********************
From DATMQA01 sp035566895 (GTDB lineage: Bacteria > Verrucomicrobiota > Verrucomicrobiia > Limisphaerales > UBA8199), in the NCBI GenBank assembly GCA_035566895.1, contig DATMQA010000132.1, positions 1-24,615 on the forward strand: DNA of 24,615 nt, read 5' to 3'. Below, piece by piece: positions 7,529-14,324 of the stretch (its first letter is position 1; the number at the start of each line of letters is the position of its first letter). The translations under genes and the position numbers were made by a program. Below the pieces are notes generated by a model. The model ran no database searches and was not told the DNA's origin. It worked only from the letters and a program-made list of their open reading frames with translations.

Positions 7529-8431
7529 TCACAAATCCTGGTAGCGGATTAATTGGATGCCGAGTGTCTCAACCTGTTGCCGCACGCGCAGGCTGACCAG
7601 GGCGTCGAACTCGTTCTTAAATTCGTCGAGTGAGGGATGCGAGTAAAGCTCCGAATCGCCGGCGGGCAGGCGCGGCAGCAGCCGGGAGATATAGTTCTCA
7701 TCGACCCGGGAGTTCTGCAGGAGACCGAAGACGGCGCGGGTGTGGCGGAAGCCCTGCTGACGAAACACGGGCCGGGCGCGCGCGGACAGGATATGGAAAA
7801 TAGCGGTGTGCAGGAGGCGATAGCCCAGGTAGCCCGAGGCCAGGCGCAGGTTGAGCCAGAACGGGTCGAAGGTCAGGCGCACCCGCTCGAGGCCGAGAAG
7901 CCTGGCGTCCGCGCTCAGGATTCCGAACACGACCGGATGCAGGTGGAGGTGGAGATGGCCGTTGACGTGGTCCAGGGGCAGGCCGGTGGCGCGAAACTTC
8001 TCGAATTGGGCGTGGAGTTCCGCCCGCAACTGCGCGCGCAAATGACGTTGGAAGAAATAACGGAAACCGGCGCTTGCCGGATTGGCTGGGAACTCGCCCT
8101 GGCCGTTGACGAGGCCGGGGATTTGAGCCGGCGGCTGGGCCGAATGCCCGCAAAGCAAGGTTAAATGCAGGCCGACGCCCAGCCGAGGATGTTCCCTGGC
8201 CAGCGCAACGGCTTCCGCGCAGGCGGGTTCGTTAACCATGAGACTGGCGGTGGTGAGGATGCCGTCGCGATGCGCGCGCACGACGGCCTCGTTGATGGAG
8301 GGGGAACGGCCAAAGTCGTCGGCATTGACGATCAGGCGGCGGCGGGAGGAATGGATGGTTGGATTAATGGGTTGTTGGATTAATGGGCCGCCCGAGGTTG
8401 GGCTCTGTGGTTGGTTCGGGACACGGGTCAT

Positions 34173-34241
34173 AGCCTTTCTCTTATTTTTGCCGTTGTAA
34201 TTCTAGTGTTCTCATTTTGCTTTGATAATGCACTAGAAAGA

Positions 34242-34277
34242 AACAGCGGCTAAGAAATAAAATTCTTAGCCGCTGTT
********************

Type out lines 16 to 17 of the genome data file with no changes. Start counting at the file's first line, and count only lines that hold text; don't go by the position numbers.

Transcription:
Positions 34242-34277
34242 AACAGCGGCTAAGAAATAAAATTCTTAGCCGCTGTT